Not many people would be surprised that the Bureau of Labor Statistics’ (BLS) general category of arts, design, entertainment, sports, and media occupations contains the highest concentration of self-employed workers nationwide.¹ Data show that, on average, nationally, self-employed individuals and freelance workers (also known as the “extended proprietor” class of workers) account for 44 percent of jobs in creative occupations*. Diving deeper, CVSuite™ data from Economic Modeling Specialists International (EMSI) show that more than one-third (36 percent) of jobs in creative occupations are from those working a second job.
DISCOVER THE PERCENTAGE OF CREATIVE JOBS IN YOUR STATE THAT FIT INTO THE SELF-EMPLOYED AND FREELANCE CATEGORY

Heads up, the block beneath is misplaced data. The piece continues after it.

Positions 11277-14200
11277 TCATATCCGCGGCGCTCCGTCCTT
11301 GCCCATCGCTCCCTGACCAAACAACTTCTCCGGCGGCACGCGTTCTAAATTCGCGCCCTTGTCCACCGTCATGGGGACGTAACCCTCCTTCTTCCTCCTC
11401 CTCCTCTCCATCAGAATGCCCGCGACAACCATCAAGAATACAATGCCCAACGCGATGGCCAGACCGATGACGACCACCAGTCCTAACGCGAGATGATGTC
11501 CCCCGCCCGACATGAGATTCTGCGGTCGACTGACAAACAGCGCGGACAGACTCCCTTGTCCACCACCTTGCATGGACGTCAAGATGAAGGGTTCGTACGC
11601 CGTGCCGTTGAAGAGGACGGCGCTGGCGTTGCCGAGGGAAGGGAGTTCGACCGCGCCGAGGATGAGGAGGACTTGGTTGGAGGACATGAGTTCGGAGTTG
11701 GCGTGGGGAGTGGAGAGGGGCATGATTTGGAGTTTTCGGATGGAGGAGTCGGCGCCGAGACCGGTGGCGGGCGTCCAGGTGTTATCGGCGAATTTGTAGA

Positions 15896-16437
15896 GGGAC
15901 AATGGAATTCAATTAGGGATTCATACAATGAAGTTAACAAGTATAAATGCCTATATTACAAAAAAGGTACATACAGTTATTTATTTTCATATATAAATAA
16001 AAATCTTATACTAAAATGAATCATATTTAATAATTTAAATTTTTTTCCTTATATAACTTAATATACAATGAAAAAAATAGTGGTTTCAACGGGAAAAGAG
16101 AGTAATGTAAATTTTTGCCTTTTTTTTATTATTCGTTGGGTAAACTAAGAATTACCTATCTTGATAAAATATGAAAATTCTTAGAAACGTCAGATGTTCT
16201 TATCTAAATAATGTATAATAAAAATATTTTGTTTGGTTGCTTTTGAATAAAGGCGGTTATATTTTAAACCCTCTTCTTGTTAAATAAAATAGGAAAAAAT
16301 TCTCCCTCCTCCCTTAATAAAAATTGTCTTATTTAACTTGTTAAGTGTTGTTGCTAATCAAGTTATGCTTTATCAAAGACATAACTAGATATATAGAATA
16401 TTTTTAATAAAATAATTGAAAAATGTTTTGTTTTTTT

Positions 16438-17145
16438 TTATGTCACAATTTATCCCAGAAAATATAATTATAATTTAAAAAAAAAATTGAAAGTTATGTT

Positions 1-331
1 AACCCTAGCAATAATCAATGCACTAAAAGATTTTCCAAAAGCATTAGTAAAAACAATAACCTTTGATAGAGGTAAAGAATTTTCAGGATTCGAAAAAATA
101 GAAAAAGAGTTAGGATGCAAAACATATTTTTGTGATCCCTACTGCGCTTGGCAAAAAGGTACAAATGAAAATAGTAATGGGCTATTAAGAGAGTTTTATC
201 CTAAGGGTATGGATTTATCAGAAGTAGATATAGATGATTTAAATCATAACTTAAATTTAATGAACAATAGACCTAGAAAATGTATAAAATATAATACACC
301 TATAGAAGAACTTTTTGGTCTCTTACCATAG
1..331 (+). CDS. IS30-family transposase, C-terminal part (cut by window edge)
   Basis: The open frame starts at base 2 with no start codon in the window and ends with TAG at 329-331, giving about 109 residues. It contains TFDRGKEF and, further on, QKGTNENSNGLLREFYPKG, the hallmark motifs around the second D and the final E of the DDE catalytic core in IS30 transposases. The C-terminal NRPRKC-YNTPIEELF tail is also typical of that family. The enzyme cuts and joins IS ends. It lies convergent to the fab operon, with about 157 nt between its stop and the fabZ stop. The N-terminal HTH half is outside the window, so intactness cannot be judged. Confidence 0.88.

Freelancers make up a significant proportion of the “gig economy” that emerged about a decade ago. Its rise roughly corresponds to the Great Recession, driven in part by the rising Millennial workforce and also in response to long-term changes in employment patterns as the workplace and jobs transition away from the 9-to-5.Sara Horowitz, the founder of the Freelancers Union, calls the gig economy “nothing less than a revolution” as employees opt out of traditional jobs and instead choose greater flexibility in their work-life equation.² As Wired extolled, “It’s our friends, and our kids. And in 10 years it is going to be everyone.”³
Broadly defined, workers in the Gig Economy perform specific jobs for a defined time period as freelancers/extended proprietors. However, these workers, who file 1099 tax forms, are not included in Quarterly Census of Employment and Wages (QCEW) data because they do not receive unemployment insurance. Therein lies a problem for measuring the creative economy: Who has an accurate employment count? The answer to this question matters from the municipal all the way up to the state level as policymakers debate budgets and devise schemes to bolster their creative economies.⁴
WHO HAS THE CORRECT DATA?